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Kentucky: Bluegrass State
JOINED UNION: June 1, 1792
STATE BIRD: Western Meadowlark
STATE FLOWER: Sunflower
MEANING OF STATE NAME: Based on the Iroquois Indian word "Ken-tah-ten," meaning
"land of tomorrow"
1992 POPULATION: 3,754,715
RANK FOR POPULATION: 24
LAND AREA: 39,732 square miles
RANK IN SIZE IN UNION: 37
ECONOMY: Coal mining, tobacco, whiskey production, thoroughbred horse farms
HISTORY: Iroquois Indians lived here before white settlers came to make their first homes west of the Allegheny Mountains in 1774. Frontiersman Daniel Boone made his name here as he blazed the Wilderness Trail through the area known as the Cumberland Gap to found Fort Boonesborough in 1775. There was constant fighting between Indians and white settlers in Kentucky, goaded on by the British, until the Revolutionary War. Pro and anti-slavery forces were both strong in Kentucky and the state supplied soldiers to both sides in the Civil War. Since the mid-1900s, the coal-mining areas of Kentucky have seen confrontations between mine owners and miners over union organizing, working conditions, and salaries.
Home To America's Gold 1936
FORT KNOX, KENTUCKY
There's a reason why people, when asked for money, reply, "What do you think I am...Fort Knox?" Fort Knox, an army base, is best known as the home of America's gold, worth more than $6 billion. While people may dream of being as rich as Fort Knox, few ever achieve that status. Fort Knox became the gold depository in 1936 and during World War II it housed the United States Constitution and the Declaration of Independence for safekeeping.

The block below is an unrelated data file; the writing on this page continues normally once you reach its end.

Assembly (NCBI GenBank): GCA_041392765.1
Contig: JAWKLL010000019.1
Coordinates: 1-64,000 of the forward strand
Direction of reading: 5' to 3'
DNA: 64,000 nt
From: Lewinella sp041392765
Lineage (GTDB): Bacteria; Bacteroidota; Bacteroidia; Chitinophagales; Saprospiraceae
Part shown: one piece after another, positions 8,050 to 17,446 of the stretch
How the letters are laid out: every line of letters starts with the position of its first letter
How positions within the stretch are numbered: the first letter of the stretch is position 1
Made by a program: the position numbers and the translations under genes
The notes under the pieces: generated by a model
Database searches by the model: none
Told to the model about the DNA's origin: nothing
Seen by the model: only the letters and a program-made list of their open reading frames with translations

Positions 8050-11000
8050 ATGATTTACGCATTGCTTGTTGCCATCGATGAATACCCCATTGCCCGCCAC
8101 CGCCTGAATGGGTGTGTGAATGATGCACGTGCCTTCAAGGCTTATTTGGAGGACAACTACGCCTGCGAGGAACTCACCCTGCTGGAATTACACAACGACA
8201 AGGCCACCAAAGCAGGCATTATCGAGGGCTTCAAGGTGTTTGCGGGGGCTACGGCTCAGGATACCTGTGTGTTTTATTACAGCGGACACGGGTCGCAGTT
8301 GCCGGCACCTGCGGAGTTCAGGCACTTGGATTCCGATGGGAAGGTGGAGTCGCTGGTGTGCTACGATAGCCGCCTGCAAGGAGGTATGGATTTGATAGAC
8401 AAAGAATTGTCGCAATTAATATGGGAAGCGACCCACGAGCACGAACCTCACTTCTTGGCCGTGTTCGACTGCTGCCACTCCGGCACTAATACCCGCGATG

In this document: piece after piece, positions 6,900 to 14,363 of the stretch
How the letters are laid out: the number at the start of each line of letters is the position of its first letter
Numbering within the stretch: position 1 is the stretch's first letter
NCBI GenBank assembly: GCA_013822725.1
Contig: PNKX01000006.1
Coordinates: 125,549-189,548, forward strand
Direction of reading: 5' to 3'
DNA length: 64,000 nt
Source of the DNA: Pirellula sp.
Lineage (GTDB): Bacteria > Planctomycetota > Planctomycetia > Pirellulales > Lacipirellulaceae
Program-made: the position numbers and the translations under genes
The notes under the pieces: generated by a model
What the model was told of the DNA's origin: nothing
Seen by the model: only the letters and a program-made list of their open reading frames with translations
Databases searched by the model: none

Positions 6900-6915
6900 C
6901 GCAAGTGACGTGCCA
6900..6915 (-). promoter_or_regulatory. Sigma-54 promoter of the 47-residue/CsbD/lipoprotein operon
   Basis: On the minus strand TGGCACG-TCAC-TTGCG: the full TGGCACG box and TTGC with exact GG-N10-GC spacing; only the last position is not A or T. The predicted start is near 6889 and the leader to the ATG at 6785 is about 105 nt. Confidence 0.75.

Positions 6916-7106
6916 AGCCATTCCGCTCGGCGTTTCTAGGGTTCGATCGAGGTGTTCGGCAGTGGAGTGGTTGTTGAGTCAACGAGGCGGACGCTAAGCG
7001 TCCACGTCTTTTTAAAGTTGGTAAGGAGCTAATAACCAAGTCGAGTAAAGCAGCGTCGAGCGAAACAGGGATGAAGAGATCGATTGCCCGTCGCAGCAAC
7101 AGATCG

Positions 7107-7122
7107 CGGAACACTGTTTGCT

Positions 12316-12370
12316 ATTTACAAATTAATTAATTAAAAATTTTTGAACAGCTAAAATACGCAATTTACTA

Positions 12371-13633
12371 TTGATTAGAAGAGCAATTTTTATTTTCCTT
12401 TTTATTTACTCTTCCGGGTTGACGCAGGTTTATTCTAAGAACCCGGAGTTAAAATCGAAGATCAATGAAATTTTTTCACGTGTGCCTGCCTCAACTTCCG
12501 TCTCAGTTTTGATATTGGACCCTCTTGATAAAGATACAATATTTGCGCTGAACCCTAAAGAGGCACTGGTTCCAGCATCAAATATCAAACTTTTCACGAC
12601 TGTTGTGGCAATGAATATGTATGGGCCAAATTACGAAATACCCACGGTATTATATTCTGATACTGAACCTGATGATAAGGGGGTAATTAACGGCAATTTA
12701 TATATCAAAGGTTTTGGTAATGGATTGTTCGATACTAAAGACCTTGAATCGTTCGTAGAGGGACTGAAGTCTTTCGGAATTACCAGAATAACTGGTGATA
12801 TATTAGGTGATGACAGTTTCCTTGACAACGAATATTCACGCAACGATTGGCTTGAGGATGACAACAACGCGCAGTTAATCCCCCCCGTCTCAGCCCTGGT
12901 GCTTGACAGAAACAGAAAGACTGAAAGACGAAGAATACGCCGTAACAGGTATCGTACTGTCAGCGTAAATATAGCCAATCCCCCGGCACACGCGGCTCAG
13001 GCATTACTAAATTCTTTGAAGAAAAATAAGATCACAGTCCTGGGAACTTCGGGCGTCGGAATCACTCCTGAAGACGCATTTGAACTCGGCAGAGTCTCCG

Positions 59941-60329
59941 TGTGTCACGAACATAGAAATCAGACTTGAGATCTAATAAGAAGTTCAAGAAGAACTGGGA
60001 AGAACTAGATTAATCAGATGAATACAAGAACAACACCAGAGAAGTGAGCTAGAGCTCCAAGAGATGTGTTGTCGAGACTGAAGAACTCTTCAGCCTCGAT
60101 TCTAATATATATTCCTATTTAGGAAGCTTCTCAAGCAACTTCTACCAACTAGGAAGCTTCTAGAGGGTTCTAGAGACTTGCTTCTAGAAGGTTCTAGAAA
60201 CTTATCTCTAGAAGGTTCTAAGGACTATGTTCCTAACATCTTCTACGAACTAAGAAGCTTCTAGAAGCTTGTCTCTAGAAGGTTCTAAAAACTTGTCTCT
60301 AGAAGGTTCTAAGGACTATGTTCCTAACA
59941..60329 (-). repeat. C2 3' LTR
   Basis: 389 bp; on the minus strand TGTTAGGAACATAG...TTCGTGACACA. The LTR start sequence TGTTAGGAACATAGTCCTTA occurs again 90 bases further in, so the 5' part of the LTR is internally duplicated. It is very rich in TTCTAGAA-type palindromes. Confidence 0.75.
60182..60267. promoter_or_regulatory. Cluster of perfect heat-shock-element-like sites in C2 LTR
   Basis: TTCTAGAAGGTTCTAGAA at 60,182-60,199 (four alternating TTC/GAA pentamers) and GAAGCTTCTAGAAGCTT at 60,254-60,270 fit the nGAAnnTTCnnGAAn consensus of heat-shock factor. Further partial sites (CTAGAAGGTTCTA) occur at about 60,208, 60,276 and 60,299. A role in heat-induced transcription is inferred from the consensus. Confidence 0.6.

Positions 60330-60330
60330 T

It used to be that all of America's money was backed by gold, and that individuals could turn in their paper money for gold, if they wished. This ended in 1934, when America decided not to make gold coins and not to redeem paper money for gold. At the same time, the United States government took possession of all the country's gold, later putting it into Fort Knox.
Today, there is no longer one fixed price for gold. Instead, it is bought and sold in a market, much like stocks, with the price changing according to politics and the economy.
Swing Your Partner! 1812
RURAL EASTERN KENTUCKY MOUNTAINS
While having roots in English and French dances, the square dance developed in America around the War of 1812. Square dancers move to instructions chanted by a caller and the couple, generally a man and a woman, is the basic unit of the dance. Four couples form a square and they perform a series of standard movements conducted by the caller. "Promenade Left" and "Swing Your Partner" are two such moves. Traditionally, a fiddle, banjo, or other string-instrument group provides the music.
Square dancing was part of community life in the South and later in the West. Dances were conducted at barbecues, corn shuckings, agricultural meetings, and other events.
Today we tend to think of square dancing as a Western event, with men wearing cowboy hats and women wearing cowboy handkerchiefs and the music may even have an electric guitar. Still, it developed in Appalachia.
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